The first ever men’s FIH Hockey5s World Cup came to a thrilling conclusion with the Netherlands overcoming Malaysia to lift the trophy and match what their women’s team achieved just four days ago.
Malaysia can be justifiably proud of their silver medal, having successfully built their senior side up from junior level over the past few years. Six of their players were part of the squad that clinched the gold medal at the 2018 Youth Olympic Games in Buenos Aires, which was played in the Hockey5s format.
Meanwhile, there was home joy for hosts Oman who overcame Poland in an exhilarating encounter to secure the bronze medal at their first ever FIH World Cup in any format. And Pakistan clinched the Challenger Trophy, for those teams that didn’t make it through to the quarter-finals, after a convincing victory over Switzerland.
The action-packed tournament saw a total of 507 goals being scored in total over the four days of matches in Muscat, Oman.
The Netherlands dominated the final with a 5-2 victory over Malaysia, but they didn’t have things all their own way. The Dutch went ahead from a challenge in the first minute, only for Malaysia to equalise from a rebound off the baseline a minute later. The Dutch then built a 3-1 lead before half-time and looked comfortable. Malaysia hammered one in from long range in the opening minute of the second half, but failed to convert some very good opportunities in the riveting 10 minutes that followed, allowing the Dutch to reassert control and then fire in two late goals to secure the title.
Speaking after the match, Joey van Walstijn, who was later named the best goalkeeper of the tournament, said: “I think the strength of our team was that there was no star in the team itself. This prize is also for Koene Schaper, we did it together, we both played a good tournament. He did very well, I did very well, and the whole team performed and that’s what it’s all about.”
Hosts Oman rounded off their tournament with an enthralling 3-2 win over Poland in the bronze medal match. It was always going to be a tight encounter with neither team ranking among the top goal scorers at the tournament. Oman attacked more in the early stages to go 1-0 up after seven minutes before conceding a goal just before the break. They regained the lead early in the second half and were effective at restricting Polish opportunities until an equaliser in the 25th minute. However, the home side scored the winning goal a minute later, the ball deflecting in off the keeper’s back foot and barely crossing the line. It was enough, though, for a historic bronze medal.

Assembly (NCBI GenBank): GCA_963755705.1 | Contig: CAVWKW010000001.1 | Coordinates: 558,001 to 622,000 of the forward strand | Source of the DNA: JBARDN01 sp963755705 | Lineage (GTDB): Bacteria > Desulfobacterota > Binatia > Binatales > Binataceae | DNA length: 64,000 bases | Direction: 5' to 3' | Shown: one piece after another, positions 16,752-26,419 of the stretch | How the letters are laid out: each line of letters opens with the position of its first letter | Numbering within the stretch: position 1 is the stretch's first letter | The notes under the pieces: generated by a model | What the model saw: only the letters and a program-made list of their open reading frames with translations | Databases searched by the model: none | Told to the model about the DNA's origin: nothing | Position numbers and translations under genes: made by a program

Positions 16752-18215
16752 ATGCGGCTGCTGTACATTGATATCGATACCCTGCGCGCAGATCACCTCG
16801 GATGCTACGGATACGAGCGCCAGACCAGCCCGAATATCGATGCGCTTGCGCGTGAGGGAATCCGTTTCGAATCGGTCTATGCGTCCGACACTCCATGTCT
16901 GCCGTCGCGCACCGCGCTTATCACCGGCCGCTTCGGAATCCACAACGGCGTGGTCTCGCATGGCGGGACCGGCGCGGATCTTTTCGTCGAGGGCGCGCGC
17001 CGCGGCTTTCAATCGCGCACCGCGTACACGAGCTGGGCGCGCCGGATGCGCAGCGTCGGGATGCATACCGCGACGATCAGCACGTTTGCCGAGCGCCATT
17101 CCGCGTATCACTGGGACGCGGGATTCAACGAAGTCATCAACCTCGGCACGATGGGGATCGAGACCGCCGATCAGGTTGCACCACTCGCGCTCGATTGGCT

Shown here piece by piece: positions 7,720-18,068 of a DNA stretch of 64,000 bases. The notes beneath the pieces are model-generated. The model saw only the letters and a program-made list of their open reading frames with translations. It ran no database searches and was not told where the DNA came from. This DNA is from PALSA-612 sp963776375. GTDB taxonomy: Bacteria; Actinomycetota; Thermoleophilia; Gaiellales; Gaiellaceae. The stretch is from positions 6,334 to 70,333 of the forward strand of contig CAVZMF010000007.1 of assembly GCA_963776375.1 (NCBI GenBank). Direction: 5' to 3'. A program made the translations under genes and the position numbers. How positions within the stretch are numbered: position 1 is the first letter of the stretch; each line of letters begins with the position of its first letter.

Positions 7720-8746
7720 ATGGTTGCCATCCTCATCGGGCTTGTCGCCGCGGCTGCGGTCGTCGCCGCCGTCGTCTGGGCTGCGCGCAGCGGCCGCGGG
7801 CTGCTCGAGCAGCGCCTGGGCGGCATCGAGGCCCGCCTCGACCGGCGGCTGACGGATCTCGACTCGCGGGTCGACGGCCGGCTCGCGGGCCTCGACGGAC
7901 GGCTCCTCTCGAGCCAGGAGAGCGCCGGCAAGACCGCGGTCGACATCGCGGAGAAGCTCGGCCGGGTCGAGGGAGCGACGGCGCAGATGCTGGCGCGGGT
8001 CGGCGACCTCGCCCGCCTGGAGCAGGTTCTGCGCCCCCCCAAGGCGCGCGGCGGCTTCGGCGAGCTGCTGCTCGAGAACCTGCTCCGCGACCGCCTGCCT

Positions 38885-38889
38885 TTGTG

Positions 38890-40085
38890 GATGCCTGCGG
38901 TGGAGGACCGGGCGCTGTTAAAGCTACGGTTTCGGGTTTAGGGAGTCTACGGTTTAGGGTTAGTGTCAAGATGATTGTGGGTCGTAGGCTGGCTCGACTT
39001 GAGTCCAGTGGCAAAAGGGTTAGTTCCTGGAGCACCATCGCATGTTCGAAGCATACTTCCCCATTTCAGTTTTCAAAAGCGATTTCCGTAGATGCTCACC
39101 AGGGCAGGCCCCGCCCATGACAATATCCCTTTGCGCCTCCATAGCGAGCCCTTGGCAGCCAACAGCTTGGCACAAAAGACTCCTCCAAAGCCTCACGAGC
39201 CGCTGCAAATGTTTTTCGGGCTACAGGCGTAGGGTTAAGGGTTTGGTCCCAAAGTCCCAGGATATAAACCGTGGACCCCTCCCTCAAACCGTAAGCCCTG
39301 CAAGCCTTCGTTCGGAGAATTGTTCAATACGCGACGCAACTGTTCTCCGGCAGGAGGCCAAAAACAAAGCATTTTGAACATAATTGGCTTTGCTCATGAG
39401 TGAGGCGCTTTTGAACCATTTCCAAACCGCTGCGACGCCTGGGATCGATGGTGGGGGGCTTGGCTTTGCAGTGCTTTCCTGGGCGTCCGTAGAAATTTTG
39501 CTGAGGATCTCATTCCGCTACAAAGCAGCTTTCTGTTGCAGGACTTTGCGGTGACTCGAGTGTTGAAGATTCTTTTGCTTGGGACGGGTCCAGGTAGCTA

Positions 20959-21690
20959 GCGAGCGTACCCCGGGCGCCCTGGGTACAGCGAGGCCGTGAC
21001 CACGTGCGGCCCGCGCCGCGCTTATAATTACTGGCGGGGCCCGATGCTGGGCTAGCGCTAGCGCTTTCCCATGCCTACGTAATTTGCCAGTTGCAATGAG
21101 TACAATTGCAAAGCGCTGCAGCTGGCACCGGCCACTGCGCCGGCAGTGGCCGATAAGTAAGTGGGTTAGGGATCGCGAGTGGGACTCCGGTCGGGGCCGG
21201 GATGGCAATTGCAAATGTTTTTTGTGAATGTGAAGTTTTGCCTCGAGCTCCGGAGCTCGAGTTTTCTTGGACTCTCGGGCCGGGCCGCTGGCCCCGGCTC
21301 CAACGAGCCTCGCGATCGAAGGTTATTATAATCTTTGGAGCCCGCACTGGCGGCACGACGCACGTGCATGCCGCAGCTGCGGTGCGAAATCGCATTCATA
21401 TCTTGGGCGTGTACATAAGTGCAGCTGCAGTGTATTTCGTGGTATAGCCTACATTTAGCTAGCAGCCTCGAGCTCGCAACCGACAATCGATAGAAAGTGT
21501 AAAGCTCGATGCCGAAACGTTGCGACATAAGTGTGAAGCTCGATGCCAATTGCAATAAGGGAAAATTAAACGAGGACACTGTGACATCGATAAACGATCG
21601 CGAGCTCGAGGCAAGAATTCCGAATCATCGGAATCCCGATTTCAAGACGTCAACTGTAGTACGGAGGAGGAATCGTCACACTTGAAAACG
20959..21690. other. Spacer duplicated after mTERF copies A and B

An elated Sami Al Laun said afterwards: “I will just say thank you to my team. We are the third place in the world. This means a lot for us as players. For me it’s a great moment to be there… This means a lot for our country.”
Earlier, India had a point to prove against Egypt, having lost to them in the pool stage, and they came out firing in a 6-4 win for 5th place. They took early control of the game and raced to a five-goal lead before the Egyptians pulled one back just before the break. Egypt looked a completely different team in the second half but it was a case of too little too late.
Kenya also reversed their pool-stage loss to Trinidad and Tobago, beating them 7-5 to claim seventh spot. The game was free-flowing and always in the balance, Kenya’s Bethuel Masambu completing his hat-trick at the death to close out the match, while Trinidad and Tobago’s Akim Toussaint contributed a hat-trick in the losing cause.
Pakistan were genuine top-eight contenders at this tournament but found themselves in the Challenger Trophy – the newly introduced trophy for those not making it through to the quarter-finals – after losing out in a very tough pool.
They showed their ability by cruising to a 10-1 win against Switzerland in the Challenger Trophy final, dominating every facet of play and denying the Swiss any opportunity to gain a foothold in the match. Zikriya Hayat completed a hat-trick, taking Pakistan well clear of the pack with 57 team goals in the tournament, while Rana Waheed finished as top individual scorer with 23 goals.
In the 11th-place playoff Australia’s Liam Kerr-Nelson scored a hat-trick to help his team to a 6-4 win over New Zealand.
The USA triumphed in a 10-9 thriller against Nigeria for 13th place, Pat Harris and Alberto Montilla scoring hat-tricks for the American side while Nigeria’s Peter John and Sunday Godwin grabbed four and three goals each in a losing cause.
Fiji scored three goals in the 26th minute to steal a 4-2 win over Jamaica for 15th place.
Gold medallists: NETHERLANDS
Silver medallists: MALAYSIA
Bronze medallists: OMAN
Winners of the Men’s Challenger Trophy: PAKISTAN
Runners-up of the Men’s Challenger Trophy: SWITZERLAND
Best Goalkeeper: Joey van Walstijn (NED)
Best Junior Player: Hannan Shahid (PAK)
Top Scorer (23): Waheed Ashraf Rana (PAK)
Best Player: Akhimullah Anuar (MAS)
FIH Hockey5s World Cup, Oman – 31 January
Result: Match 41 (M)
Jamaica 2 – 4 Fiji
Result: Match 42 (M)
USA 10 – 9 Nigeria
Result: Match 43 (M)
Australia 6 – 4 New Zealand
Result: Match 44 (M)
Pakistan 10 – 1 Switzerland
Result: Match 45 (M)
Kenya 7 – 5 Trinidad and Tobago
Result: Match 46 (M)
India 6 – 4 Egypt
Result: Match 47 (M)
Oman 3 – 2 Poland
Result: Match 48 (M)
Netherlands 5 – 2 Malaysia
Final positions: 1. Netherlands, 2. Malaysia, 3. Oman, 4. Poland, 5. India, 6. Egypt, 7. Kenya, 8. Trinidad and Tobago, 9. Pakistan, 10. Switzerland, 11. Australia, 12. New Zealand, 13. USA, 14. Nigeria, 15. Fiji, 16. Jamaica